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Teachers Want Games In The Classrooms 21

Posted by Zonk
from the better-than-newscurrents dept.
eToyChest reports on a study indicating that over 50% of UK teachers would consider using educational games in the classroom. From the article: "The Poll findings also highlight some barriers to the use of games in schools, noting a lack of access to equipment capable of running the games as well as a lack of strong evidence of the educational value of games, an issue of focus for the Teaching with Games project. The appropriate choice and suitability of computer games to be used was also noted by respondents. Despite over one quarter playing computer games themselves, around two-thirds still felt, for example, that computer games may present stereotypical views of others and lead to anti-social behaviour."
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Teachers Want Games In The Classrooms

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  • No-Brainer (Score:5, Funny)

    by TripMaster Monkey (862126) * on Friday January 13, 2006 @01:56PM (#14465084)
    ...over 50% of UK teachers would consider using educational games in the classroom.

    Of course they would. Anything to keep the little monsters occupied!

    ^_^
  • I used to play some H games (hentai) that was imported from japan and some off new grounds and discovered the trivia and ones that had a great amount of mind puzzles were actually educating me despite my lack of intention too and great desire to just see the booty.

    It then occurred to me that because of my natural desire to see booty, learning boring subjects became a neccessity and I found them to be a trivial task to master after a while.

    Although, I'm not suggesting we should put H games in school, there i
  • by therage96 (912259) on Friday January 13, 2006 @02:08PM (#14465220)
    I swear I just read an article this week that stated that the latest studies have shown educational games not to be effective in learning due to students being distracted by the "pretty graphics" and sounds.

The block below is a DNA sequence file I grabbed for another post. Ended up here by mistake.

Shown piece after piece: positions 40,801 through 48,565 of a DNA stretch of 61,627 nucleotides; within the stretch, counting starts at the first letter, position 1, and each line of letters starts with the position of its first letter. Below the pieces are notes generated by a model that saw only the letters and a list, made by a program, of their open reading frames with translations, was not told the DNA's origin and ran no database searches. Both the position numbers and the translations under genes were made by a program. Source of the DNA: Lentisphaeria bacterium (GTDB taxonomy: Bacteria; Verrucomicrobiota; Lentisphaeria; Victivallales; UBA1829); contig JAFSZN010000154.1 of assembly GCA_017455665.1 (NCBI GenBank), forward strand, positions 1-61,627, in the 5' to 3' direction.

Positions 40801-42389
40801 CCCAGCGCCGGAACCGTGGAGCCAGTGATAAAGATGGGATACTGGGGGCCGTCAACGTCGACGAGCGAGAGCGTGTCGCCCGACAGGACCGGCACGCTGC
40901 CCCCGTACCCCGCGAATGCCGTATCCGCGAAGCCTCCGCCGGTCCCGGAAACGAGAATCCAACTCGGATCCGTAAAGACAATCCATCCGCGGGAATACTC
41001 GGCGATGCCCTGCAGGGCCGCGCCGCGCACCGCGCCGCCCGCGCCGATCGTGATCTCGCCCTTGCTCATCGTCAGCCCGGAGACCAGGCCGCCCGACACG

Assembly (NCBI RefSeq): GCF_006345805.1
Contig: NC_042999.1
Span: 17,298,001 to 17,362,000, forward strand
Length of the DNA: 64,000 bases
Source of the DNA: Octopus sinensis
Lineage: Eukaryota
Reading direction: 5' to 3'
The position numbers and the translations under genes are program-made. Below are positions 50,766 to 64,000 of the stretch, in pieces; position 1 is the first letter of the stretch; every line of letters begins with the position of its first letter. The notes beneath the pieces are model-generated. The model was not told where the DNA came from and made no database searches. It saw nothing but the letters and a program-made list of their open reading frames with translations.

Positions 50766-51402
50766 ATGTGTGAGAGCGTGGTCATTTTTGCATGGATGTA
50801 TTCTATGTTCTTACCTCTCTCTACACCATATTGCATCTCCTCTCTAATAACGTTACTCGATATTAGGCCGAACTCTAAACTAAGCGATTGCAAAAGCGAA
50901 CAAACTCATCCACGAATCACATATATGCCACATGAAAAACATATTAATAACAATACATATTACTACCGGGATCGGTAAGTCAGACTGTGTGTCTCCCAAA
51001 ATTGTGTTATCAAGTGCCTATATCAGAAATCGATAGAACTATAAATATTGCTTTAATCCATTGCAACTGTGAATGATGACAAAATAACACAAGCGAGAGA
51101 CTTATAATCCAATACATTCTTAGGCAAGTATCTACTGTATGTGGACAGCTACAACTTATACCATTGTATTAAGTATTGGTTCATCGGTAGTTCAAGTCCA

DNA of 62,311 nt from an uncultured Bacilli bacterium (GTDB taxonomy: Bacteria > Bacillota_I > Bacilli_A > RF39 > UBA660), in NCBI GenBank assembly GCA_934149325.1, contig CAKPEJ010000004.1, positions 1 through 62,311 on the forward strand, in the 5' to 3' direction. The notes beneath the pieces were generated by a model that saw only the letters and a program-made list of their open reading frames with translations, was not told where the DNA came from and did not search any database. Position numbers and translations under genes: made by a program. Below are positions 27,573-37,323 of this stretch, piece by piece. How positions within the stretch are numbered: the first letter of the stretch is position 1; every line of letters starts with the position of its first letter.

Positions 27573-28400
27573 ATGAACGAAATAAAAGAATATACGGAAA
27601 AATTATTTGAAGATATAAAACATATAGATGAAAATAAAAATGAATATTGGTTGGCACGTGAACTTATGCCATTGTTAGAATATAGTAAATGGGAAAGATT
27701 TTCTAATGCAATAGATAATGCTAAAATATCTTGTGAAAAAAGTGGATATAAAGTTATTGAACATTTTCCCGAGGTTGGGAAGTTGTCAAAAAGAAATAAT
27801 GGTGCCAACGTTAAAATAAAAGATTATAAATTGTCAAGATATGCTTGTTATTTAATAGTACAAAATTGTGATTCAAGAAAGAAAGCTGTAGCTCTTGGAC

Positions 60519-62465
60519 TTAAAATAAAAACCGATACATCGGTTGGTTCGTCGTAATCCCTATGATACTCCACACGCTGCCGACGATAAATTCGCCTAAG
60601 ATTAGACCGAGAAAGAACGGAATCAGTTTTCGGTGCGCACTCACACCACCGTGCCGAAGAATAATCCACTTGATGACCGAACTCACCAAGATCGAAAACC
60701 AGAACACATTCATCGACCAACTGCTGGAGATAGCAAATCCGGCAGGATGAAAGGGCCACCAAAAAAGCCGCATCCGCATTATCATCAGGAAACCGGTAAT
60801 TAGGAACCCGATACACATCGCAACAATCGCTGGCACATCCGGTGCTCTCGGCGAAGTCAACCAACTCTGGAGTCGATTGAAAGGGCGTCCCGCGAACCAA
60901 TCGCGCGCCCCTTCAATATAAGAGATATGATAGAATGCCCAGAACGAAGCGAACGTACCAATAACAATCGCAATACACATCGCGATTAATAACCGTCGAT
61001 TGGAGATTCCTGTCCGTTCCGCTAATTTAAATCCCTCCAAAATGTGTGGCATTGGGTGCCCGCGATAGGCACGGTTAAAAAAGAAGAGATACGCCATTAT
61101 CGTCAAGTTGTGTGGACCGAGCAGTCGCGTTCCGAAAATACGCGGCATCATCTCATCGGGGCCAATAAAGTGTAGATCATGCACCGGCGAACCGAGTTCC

Oh well, I always thought Where in the World is Carmen Sandiego [wikipedia.org] was fun.
  • by Anonymous Coward
    I was interviewing a principal at my old primary school last year as part of research for a business project (releasing educational CD-ROMs to schools and parents). He doesn't like educational games because the game factor often overwhelms the educational factor (case in point: the Magic School Bus series from MS Home), though he did approve of incorporating things like crosswords, etc inside the programs. I suppose if it's actually relevant to the source material and doesn't distract from it, games could w
  • by MobyDisk (75490) on Friday January 13, 2006 @02:15PM (#14465293) Homepage
    I had computer games in the classroom when I was in 1st grade in 1984. Perhaps the perception of games has changed? I rather enjoyed playing verb lift, and getting to shoot aliens every time I correctly answered some math problem. Maybe now the problem is that kids get to destroy demons and rescue princesses too young. Is the magic and motivational factor is gone by the time they are ready to learn?